Should PR firms rebrand to communicate they have more of a full-service offering?

A new identity can communicate a new level of expertise, when many communicators are searching for simpler, integrated answers to their challenges.

Lynn Casey, CEO and chair, PadillaCRT
Let’s say a client was expanding its offering to better serve customers and increase relevance with new buyers. We would urge them to investigate a verbal and visual rebrand to avoid any marketplace disconnects

If the investigation showed that the current positioning captures what the client is becoming, time and money can be spent elsewhere. If not, it’s time for a change. So why would PR agencies treat their own business any differently?

PadillaCRT’s decision to rebrand was easy. Last September, we became a new company through Padilla Speer Beardsley’s acquisition of CRT/tanaka. Even if we had not combined forces, we still would have rebranded our agency.

Our own investigation had uncovered a major disconnect between what prospective clients thought we offered and what we had added in recent years – a full-on creative group, brand and digital strategists, analytics, and other expertise to offer an authentic PESO solution. Our elevator story, website, and marketing materials reflected the evolution.

But our visual identity was lagging. The business case for a makeover was clear. Our brand planning also forced the definition question. Those raised with the classic definition of PR lobbied for "PR firm." Newer employees from ad and digital agencies reminded us that PR is largely synonymous with publicity – an important tool, but not the entire tool box. Marketing communications didn’t tell the whole story.

Neither did integrated. In the end, we decided the descriptor was not as important as ensuring we have compelling messaging around what we do and the results we get, in addition to a bold new look.

Jacqueline Kolek, partner and MD, Peppercomm
As brands try to find the right mix of partners to meet a diverse set of marcomms needs, agencies are competing to get a piece of the integrated marketing pie. 

For those of us who grew up in the traditional PR model, it is key to communicate the full scope of an agency’s offerings. However, with most agencies able to boast a mix of integrated service offerings, your positioning and brand need to reflect what makes your agency unique in order to thrive.

At Peppercomm, we began adding integrated services including social media and creative services before our rebrand in 2012. As we found ourselves competing with digital shops, advertising firms, and event management groups, we needed to communicate what made us different from this growing competitive set. To accomplish this, we had to practice what we preach.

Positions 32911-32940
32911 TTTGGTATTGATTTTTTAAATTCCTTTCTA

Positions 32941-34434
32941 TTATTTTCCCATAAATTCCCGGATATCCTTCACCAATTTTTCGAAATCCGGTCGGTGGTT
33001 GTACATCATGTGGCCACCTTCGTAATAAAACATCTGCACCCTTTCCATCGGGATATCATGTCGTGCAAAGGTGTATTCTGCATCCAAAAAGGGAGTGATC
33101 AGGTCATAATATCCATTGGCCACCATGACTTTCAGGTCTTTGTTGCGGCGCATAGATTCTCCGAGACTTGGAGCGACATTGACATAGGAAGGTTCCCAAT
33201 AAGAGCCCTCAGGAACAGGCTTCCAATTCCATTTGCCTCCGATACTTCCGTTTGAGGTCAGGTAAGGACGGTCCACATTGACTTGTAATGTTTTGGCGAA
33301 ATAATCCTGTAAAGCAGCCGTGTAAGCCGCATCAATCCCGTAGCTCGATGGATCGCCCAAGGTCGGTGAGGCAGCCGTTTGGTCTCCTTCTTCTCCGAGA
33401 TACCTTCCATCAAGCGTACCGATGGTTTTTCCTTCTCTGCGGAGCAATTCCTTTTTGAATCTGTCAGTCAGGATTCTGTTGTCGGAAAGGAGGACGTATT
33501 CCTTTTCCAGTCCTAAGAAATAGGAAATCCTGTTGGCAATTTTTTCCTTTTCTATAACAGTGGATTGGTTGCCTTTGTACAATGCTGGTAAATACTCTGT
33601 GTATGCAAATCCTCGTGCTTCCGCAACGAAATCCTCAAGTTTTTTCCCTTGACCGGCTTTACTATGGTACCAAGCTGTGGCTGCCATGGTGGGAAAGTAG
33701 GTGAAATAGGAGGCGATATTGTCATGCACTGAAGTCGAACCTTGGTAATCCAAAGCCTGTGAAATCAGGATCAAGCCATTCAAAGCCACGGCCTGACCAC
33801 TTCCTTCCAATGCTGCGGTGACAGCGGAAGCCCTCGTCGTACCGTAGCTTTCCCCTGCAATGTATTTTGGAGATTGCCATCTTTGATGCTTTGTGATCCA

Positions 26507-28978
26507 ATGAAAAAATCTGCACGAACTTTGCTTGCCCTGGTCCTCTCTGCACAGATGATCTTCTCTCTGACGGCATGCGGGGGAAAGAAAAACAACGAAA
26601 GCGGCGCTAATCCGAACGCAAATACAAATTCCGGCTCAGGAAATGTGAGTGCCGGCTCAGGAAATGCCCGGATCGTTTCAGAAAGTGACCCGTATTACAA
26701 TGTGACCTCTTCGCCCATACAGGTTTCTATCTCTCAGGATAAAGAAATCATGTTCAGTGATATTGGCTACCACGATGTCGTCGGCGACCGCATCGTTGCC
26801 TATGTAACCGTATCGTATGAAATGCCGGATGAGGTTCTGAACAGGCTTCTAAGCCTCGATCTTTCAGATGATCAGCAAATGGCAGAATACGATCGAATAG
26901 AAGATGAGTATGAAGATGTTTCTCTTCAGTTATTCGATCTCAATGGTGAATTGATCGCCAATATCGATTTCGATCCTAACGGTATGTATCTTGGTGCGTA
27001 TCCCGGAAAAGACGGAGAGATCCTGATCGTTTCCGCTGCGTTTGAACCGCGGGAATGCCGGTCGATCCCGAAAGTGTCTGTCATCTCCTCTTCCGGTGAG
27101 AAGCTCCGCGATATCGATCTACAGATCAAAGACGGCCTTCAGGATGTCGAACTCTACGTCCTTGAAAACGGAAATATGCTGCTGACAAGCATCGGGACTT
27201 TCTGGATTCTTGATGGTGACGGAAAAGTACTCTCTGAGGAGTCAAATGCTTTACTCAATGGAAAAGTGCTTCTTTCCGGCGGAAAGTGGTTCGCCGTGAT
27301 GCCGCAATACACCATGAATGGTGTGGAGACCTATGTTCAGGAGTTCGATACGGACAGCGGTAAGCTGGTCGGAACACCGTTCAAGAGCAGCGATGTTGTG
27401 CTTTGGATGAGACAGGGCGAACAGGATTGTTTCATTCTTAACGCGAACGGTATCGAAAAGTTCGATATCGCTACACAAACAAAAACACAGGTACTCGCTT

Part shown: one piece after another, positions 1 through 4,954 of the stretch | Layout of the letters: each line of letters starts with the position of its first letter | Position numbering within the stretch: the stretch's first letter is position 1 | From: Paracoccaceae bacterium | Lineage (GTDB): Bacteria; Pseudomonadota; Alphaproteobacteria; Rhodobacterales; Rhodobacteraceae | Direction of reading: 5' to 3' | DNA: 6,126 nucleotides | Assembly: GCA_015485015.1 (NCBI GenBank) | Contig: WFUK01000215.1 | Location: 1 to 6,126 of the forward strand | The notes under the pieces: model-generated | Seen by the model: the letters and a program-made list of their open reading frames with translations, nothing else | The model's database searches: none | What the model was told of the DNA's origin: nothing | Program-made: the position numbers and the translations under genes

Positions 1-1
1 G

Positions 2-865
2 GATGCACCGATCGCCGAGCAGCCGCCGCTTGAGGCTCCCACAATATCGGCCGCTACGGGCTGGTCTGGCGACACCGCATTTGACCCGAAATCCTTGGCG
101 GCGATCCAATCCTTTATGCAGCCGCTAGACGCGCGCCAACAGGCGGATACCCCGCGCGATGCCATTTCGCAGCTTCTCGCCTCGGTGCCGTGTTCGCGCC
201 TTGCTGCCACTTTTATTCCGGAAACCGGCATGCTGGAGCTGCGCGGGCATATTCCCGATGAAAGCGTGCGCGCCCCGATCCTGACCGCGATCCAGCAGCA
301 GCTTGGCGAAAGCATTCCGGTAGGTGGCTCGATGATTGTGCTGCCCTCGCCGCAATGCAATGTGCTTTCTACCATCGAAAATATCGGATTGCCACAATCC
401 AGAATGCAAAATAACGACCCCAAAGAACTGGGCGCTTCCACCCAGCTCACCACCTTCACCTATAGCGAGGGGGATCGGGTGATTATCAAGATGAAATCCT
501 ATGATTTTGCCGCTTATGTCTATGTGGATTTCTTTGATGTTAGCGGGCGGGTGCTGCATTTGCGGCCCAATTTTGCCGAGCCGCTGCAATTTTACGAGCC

Our internal agency marketing team conducted a positioning and brand audit to identify our strengths, personality, and differentiators, as well as a full competitive review. We learned that what set us apart was not our fully integrated offerings, but how we applied those services.

Our approach of listening to clients’ audiences to determine what they want to hear and where they want to hear it and then designing programs that employ the right mix of platforms and approaches resonated with clients and prospects. And so, Listen. Engage. Repeat. was born.

Since we launched the new brand, it has made a difference in terms of the clients we are attracting and winning. Now, we need to listen, engage our targets, and repeat the process to ensure our audiences are receiving our brand messages in the right way.

Dan Mazei, car comms manager, Ford

Reputation is arguably the proudest asset of an agency. It’s what has built client rosters, developed generations of professionals, and shaped the perceptions of the collective PR industry. Today, reputation can be a double-edged sword.

Having an established history as a strong corporate communications shop, for example, was once a badge of honor. Now it can – and likely does – become an unintentional obstacle to clients searching for a full-service firm, even if those capabilities exist.

There’s an argument for rebranding, which can be the literal introduction or framing of an agency’s capabilities. A new identity can communicate a new level of expertise, when many communicators are searching for simpler, integrated answers to their challenges.

But, rebranding comes at a cost, not only in terms of dollars, but also culture and identity. Logos are more than an art project; names more than ink on a business card.

One key task is properly positioning and communicating a firm’s resources. Any agency expecting to support a client’s media planning or product marketing will need to make those capabilities clear.

That means showcasing the diverse experience of all personnel that clients will be dealing with day to day. And it means highlighting any new resources the agency has developed in response to today’s communications ecosystem.

These assets and differentiators need to be more than slides in a new business deck. The agency needs to make them the focal point of their communications, owned properties, and speaking engagements.

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